Book Review: Unbroken

What’s it about? 

Unbroken is the true story of Louie Zamperini, a long-distance runner and member of the U.S. Olympic Team in 1936.  He had aspirations of competing for gold in future Olympics, but World War II intervened and he joined a bomber crew fighting in the Pacific.  During the war, his plane went down in the Pacific, and he survived 47 days floating on a raft in the ocean…only to be captured by the Japanese and tortured in a POW camp.

What’s good?

Author Laura Hillenbrand tells a riveting story.  Certainly, Zamperini’s story is remarkable enough on its own, and Hillenbrand relates it in a way that keeps the pages turning as you become desperate to find out what happens next to poor Louie.  Zamperini himself is a worthy hero, simply for perservering through such a horrible turn of events.  Like the best stories, it’s all true.  A Hollywood script-writer would be laughed out of town if he’d turned in a fictional script with a story like this, which makes the story all the more remarkable.  Also, I’m a sucker for WWII stories to begin with, so I was probably part of the target audience for the book.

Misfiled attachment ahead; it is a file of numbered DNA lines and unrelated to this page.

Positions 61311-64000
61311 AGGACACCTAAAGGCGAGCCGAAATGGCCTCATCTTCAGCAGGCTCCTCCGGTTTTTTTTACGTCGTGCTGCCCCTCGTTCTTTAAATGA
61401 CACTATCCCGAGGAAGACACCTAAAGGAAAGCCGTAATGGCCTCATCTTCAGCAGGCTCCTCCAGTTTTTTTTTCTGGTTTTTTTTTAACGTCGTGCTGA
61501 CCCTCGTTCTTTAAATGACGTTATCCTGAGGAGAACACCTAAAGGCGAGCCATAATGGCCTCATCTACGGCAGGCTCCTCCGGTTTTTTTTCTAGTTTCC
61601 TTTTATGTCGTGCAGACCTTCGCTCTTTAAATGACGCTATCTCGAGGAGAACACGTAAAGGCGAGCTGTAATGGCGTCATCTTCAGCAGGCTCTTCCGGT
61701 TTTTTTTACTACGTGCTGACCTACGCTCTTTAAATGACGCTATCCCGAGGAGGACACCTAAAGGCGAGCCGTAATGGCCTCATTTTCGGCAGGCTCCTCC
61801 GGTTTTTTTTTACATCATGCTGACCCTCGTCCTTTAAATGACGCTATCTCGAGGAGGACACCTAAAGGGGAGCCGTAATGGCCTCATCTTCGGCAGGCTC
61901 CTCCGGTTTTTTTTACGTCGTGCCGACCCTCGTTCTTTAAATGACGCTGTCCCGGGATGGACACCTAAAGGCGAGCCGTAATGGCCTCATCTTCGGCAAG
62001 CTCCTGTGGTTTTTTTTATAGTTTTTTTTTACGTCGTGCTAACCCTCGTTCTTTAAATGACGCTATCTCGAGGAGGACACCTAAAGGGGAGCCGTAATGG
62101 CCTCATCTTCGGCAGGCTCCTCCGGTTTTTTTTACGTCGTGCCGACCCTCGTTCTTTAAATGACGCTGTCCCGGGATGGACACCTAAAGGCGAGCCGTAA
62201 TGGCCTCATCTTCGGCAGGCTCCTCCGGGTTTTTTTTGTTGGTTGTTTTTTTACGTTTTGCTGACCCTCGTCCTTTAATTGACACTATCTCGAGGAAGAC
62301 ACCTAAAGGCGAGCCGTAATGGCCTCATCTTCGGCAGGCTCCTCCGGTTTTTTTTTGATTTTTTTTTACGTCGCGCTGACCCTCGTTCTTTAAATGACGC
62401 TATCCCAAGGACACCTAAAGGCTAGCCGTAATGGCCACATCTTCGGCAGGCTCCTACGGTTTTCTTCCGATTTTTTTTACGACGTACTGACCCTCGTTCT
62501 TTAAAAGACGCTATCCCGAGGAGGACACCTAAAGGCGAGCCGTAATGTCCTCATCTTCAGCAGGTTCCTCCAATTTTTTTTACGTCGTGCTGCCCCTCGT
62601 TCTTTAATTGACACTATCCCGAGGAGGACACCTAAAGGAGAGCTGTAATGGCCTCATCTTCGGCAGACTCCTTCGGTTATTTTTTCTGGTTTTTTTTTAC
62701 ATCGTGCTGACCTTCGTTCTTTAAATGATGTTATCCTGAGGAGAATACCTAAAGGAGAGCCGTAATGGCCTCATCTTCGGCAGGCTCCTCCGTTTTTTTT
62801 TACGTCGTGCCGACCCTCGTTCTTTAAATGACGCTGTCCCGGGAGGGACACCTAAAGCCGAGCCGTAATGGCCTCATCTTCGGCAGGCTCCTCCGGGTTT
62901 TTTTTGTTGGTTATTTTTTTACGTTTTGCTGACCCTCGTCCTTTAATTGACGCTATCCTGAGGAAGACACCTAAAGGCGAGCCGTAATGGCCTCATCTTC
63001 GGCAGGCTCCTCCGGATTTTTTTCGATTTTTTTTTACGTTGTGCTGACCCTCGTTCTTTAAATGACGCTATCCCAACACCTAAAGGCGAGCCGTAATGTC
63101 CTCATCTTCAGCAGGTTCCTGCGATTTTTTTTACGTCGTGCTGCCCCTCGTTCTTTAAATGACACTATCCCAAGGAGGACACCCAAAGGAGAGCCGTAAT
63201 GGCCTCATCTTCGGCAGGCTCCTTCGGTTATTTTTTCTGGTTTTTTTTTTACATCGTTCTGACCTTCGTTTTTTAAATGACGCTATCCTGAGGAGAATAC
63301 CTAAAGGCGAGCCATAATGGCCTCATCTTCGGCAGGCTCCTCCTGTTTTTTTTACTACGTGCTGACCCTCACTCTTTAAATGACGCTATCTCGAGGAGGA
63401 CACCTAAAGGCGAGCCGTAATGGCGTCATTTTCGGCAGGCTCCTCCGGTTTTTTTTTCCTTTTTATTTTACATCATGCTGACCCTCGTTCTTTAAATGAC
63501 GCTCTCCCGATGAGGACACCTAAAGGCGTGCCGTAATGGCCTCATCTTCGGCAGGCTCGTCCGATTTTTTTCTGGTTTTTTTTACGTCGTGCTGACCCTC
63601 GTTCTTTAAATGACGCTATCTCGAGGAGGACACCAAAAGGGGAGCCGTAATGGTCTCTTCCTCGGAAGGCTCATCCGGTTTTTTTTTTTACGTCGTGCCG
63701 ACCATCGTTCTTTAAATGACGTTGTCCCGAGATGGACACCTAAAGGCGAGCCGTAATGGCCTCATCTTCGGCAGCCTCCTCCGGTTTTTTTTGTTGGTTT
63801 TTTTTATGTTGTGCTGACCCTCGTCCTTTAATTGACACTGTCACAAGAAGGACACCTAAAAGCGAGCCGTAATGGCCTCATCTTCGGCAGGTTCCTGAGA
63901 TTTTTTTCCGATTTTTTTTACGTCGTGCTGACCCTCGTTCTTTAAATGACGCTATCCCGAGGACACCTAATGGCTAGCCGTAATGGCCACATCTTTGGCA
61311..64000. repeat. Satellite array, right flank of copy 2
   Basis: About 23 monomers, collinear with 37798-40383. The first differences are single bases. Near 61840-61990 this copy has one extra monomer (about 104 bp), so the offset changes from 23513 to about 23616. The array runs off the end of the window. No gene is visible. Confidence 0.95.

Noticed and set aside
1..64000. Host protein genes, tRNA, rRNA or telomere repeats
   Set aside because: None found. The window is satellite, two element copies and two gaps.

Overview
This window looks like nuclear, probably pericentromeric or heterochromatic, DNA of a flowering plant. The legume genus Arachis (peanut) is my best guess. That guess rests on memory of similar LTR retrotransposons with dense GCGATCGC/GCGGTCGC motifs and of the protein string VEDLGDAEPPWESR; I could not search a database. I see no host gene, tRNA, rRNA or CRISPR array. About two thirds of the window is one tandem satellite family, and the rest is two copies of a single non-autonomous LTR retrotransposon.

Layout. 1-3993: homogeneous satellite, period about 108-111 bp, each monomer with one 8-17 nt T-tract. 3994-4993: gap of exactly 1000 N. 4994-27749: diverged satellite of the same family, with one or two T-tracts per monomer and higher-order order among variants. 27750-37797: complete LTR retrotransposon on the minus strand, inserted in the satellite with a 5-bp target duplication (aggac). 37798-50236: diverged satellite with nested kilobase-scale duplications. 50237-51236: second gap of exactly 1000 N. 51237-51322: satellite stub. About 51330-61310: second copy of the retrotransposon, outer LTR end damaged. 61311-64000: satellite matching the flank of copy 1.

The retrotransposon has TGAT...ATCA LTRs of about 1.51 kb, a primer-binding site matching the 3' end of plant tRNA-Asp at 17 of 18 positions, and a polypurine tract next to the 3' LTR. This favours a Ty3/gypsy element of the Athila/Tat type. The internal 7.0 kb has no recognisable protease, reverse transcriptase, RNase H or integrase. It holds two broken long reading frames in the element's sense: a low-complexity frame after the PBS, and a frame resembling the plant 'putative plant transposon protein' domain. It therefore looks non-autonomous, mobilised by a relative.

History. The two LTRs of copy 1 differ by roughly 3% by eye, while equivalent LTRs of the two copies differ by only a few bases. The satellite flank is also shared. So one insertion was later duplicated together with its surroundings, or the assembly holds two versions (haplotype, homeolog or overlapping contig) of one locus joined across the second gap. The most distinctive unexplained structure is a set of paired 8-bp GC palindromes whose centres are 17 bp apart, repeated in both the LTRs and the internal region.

What’s not-so-good?

Honestly, I’d be hard-pressed to find anything wrong with this book.  It’s really an amazing story and a great read.

What age would be appropriate for kids to read it?

The many scenes of violence and torture in the camps make it a tough read with more of an adult mindset.  I would venture to guess that younger kids wouldn’t be interested anyway.  Share it with your teens when you think they’re ready or would have an interest.

Are there lessons from the story that dads can teach their kids?

Absolutely!  The obvious theme would be that of perserverance, and never giving up hope.  Sooner or later our kids will realize that the world doesn’t work the way we want it to, and that things won’t always go our way.  Stories like Zamperini’s are valuable tools to show that even when things are bleak, it’s important never to give up.  Strength of character, dignity, hope and a sense of humor are important qualities no matter what.  This book is highly recommended.

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